• 07-02-2022
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A method for measuring content prominence on Netflix

Detailed walkthrough of a novel method using single-board computers to simulate human interaction, permitting ceteris paribus analysis of prominence strategies.

At the Chaire PcEn, we have placed content prominence at the heart of our research program on cultural diversity. Whereas traditional approaches to measuring cultural diversity involved a fixed and limited number of works, we adopt the view that streaming services today give access to such a large selection of contents that those established methods are no longer relevant. Indeed, what is the use of measuring diversity in a catalogue that no one user ever sees in its entirety? Surely the more relevant space within which to study cultural diversity is the user’s screen and the subset of works from the catalogue that appear on it.

The present document outlines a new method for measuring content prominence on Netflix in a controlled environment. Using bots to mimic human behaviour on the platform, the researcher retains total control over what information is sent to the service and is able to automatically retrieve data pertaining to individual contents’ placement on the service.


Studies that look at the make-up of streaming services’ catalogues are commonplace, and researchers tend to draw conclusions about these services’ content strategies based on the availability or unavailability of certain works. While this approach does have its merits (bird’s eye view of a content offer, insight into an acquisitions strategy...), it also overlooks a crucial aspect of non-linear content offers: the salience of some types of contents over others on the user’s screen.

Prominence on a linear television schedule is governed only by time; the most prominent programs are those that are broadcast during peak-audience time slots. However, in a non-linear context, prominence becomes a multi-faceted concept. Prominence in space simply corresponds to the position of each title on the page, the most prominent being those placed in the most noticeable spots. If we want to identify the most prominent titles over a period of time, then we must look at the length of time each title has stayed in a prominent area. Finally, in the case of personalised VoD services such as Netflix or Amazon Prime Video, prominent titles can vary based on each user’s past behaviour. This means that prominence on those services can only be inferred on a per-user basis.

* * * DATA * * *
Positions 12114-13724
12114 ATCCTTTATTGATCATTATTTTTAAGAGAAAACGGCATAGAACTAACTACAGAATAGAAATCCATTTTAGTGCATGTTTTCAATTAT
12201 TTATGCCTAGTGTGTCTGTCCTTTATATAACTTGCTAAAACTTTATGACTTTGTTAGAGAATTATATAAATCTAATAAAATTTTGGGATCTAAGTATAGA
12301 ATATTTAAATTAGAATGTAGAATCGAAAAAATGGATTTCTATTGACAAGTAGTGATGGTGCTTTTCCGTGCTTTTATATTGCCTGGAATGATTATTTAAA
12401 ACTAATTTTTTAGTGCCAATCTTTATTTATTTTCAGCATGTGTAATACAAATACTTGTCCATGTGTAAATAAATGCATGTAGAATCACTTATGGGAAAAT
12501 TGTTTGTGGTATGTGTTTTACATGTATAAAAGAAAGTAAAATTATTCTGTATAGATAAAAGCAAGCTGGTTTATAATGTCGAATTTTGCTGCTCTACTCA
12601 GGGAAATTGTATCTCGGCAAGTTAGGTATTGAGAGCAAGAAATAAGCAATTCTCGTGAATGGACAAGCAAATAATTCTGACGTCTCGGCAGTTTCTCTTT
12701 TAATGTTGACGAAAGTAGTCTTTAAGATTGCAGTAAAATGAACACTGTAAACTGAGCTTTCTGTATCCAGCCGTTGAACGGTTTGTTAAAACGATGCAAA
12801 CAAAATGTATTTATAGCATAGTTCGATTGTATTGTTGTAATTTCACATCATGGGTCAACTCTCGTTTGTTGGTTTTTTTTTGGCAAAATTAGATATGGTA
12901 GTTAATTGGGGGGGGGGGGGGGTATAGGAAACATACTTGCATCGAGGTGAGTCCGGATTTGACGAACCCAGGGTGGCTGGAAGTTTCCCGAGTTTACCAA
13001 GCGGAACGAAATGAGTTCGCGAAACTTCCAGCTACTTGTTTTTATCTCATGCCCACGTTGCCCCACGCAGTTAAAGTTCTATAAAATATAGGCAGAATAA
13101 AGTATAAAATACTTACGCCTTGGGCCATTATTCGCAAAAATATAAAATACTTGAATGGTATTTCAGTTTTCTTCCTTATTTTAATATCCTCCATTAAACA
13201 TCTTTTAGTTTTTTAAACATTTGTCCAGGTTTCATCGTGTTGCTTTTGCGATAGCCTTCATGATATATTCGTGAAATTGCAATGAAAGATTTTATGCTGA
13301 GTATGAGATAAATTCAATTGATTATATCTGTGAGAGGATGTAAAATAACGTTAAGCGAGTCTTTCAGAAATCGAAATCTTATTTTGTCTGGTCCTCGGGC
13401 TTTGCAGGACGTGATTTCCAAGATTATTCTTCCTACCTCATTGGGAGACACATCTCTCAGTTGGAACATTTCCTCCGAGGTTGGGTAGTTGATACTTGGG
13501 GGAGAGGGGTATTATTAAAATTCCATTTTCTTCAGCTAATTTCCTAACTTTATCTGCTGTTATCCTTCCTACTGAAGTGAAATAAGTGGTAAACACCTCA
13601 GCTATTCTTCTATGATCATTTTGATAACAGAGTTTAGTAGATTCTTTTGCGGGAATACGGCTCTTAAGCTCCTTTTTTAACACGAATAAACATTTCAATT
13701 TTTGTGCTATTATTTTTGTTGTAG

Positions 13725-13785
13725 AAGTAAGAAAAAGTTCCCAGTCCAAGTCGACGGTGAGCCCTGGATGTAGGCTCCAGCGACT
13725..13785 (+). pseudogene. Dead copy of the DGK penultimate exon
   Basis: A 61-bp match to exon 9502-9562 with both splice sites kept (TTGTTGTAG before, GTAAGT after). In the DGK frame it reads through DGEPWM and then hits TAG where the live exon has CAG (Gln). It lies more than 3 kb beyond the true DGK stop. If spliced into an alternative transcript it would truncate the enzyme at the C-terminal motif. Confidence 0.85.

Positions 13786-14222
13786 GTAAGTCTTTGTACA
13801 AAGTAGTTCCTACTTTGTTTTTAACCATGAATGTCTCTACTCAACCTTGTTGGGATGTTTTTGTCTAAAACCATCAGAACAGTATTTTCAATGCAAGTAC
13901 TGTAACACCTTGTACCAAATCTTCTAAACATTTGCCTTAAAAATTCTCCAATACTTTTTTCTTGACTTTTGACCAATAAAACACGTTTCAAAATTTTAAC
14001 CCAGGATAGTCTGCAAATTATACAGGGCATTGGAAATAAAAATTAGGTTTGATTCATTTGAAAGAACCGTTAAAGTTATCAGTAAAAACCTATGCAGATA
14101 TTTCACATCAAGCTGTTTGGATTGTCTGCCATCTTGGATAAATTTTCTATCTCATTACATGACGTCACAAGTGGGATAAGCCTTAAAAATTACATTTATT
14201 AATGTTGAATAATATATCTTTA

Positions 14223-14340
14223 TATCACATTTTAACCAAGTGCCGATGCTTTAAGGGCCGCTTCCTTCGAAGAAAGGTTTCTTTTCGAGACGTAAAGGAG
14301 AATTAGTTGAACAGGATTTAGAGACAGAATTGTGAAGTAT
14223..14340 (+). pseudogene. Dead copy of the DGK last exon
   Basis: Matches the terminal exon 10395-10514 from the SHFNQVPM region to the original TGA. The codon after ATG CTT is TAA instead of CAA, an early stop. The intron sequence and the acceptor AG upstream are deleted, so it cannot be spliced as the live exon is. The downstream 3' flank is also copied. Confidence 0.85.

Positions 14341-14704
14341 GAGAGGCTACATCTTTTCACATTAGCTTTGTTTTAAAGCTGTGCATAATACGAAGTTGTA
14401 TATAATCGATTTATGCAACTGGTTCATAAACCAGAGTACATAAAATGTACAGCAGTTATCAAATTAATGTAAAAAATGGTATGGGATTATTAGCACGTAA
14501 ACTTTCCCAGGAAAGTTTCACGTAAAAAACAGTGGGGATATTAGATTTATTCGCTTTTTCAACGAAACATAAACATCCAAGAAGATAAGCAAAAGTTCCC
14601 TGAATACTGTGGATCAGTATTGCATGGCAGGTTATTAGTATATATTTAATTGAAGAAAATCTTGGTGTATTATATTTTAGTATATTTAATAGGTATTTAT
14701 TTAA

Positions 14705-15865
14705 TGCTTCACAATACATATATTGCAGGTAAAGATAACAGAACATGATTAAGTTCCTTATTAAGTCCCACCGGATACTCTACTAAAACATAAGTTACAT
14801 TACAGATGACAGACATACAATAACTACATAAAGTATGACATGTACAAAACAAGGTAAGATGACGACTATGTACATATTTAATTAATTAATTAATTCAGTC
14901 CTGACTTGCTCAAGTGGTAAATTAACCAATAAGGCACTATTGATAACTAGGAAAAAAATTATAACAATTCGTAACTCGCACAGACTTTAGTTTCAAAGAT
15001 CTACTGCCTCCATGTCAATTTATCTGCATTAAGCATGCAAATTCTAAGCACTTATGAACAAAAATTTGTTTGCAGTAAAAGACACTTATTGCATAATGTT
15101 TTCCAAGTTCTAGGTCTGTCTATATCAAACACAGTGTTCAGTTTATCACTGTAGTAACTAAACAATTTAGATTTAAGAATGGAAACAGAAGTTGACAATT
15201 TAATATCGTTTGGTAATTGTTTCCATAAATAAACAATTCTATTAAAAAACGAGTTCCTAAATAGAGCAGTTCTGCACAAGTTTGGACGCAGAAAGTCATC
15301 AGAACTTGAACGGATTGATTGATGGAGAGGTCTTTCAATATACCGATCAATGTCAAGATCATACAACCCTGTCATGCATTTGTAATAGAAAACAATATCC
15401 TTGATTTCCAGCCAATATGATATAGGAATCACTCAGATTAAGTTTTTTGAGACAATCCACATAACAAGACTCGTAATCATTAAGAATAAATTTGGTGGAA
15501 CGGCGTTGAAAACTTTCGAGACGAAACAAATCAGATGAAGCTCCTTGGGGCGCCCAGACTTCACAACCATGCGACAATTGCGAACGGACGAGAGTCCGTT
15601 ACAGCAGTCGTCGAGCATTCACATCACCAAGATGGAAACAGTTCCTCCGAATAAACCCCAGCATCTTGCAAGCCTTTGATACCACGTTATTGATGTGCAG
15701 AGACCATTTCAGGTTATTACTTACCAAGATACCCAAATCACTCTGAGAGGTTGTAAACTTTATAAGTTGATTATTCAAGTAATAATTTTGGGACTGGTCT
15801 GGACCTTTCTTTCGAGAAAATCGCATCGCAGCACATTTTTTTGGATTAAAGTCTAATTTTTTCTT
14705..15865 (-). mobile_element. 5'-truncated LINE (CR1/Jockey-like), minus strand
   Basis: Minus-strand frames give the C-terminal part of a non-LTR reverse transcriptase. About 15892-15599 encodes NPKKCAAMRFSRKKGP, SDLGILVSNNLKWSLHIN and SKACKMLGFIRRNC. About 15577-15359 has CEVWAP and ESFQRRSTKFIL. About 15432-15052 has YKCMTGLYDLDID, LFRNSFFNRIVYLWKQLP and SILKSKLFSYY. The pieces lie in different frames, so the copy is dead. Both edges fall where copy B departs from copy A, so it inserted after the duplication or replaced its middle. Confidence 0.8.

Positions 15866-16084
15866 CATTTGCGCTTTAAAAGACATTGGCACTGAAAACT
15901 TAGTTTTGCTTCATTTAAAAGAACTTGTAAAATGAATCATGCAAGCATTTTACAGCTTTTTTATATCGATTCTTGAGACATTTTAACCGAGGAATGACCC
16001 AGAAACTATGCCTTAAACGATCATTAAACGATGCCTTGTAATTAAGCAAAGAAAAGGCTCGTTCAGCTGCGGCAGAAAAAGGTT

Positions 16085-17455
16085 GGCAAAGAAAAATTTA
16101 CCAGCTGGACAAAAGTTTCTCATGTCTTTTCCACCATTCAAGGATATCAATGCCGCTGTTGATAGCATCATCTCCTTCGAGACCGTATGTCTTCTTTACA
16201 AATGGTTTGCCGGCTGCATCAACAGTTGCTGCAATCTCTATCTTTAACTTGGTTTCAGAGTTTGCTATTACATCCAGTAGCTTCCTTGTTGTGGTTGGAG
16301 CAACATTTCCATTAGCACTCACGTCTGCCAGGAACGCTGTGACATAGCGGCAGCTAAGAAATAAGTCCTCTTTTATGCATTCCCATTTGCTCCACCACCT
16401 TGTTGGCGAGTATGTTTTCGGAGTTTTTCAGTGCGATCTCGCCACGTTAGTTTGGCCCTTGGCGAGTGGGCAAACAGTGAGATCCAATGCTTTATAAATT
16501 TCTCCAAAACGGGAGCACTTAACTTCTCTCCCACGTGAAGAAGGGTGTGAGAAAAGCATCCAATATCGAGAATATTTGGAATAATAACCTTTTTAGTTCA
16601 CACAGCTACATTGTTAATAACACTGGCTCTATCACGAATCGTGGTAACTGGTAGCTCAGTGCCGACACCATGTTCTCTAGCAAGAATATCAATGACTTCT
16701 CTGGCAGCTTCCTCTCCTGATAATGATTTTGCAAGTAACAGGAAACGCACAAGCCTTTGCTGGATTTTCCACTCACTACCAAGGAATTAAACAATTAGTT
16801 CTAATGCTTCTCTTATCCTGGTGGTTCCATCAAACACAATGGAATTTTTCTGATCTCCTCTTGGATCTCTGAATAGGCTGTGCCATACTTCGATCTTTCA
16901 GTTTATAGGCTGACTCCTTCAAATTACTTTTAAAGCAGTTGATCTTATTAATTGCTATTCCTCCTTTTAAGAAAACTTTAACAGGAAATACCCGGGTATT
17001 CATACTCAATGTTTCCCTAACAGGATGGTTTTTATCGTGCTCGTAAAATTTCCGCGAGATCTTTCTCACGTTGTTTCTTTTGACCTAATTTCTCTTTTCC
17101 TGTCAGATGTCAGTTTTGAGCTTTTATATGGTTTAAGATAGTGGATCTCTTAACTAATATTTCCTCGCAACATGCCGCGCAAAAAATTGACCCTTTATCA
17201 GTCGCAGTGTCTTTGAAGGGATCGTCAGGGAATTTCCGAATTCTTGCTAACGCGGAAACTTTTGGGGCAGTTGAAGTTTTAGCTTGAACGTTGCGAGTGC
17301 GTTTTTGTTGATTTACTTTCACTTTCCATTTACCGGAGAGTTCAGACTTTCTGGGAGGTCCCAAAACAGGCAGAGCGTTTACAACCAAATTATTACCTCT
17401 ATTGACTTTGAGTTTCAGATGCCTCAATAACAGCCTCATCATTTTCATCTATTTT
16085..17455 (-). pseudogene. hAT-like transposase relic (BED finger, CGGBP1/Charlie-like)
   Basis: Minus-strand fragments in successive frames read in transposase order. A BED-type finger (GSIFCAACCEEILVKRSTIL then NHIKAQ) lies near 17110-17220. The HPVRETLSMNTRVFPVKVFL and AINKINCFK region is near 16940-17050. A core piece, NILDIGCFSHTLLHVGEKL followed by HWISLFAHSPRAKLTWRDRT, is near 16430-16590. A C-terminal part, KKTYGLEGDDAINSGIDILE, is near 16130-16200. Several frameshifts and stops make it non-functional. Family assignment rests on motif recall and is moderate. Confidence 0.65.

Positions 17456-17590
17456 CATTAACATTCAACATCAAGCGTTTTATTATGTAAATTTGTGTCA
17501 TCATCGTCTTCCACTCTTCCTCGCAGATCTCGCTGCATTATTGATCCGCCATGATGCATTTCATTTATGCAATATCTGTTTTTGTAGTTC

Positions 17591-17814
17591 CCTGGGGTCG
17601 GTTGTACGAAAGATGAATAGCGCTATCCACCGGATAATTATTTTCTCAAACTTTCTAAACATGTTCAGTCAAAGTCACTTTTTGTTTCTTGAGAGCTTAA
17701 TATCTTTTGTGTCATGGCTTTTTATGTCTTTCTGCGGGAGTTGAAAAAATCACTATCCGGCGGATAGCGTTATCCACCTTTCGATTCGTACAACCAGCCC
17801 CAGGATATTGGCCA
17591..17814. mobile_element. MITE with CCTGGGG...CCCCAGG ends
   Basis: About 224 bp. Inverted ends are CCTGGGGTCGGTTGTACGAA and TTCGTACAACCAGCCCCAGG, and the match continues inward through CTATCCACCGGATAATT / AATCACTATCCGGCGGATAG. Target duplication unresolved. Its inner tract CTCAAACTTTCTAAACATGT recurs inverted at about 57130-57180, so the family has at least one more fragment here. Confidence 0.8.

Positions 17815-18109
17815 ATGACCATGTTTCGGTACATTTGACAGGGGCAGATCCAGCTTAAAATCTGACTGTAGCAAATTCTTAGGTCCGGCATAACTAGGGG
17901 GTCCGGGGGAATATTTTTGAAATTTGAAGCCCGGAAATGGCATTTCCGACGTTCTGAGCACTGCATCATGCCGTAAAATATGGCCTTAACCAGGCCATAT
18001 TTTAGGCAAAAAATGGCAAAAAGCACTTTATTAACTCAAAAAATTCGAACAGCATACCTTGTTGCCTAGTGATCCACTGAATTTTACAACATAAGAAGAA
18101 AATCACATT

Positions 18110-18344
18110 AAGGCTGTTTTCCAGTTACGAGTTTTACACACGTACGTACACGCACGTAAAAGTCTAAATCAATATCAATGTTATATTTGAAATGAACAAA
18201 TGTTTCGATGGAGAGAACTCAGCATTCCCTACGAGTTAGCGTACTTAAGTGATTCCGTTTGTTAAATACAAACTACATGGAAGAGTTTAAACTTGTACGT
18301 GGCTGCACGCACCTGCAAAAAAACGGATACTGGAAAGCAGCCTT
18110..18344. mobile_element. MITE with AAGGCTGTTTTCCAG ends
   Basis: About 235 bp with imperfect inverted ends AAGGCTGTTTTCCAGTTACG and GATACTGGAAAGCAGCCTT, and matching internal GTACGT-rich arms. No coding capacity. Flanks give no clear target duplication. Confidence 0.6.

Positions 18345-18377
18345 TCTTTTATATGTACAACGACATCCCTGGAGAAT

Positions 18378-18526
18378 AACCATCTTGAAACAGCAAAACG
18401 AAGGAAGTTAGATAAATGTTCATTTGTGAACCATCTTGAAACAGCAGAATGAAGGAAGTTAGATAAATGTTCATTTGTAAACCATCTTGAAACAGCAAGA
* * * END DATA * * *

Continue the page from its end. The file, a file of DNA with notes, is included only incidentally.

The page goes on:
In short, prominence as understood in a linear television context answers only to the question “when?”, whereas non-linear prominence is concerned with “where?”, “when?” and “for whom?”.

Summary explanation

For small-scale observations (one or few users during a short period of time), it is possible to keep a manual log of the prominent contents that appear on-screen. However, large-scale analyses require some form of automation in the data collection process. What’s more, VoD services typically do not give access to that kind of data, if any at all.

Our method for measuring content prominence involves computer- simulated web browsing. We use a script library called Watir for the Ruby programming language, which enables us to automate the browsing process by scheduling interactions with the browser (clicking on a button, scrolling a page etc.) and thus simulate human behaviour. When applied to a VoD service interface, automated browsing can be used to plan viewing sessions by scheduling login and logout times and selecting what content is to be “watched” and for how long. In essence, a Watir script browsing Netflix is a pre-programmed bot.

Theoretically-speaking, any number of bots can be created and run simultaneously, and each bot can be assigned a specific viewing schedule. We can also instruct each bot to store any relevant data, such as the contents of the homepage, in a shared database.

In order to implement this method on a scale where enough observations can be made, we rely on a custom-built cluster of Raspberry Pi Model 4B units.1 A Raspberry Pi is a small and compact single-board computer that is ideal for completing simple, repetitive tasks. Each "Pi" is responsible for executing the commands of a single bot.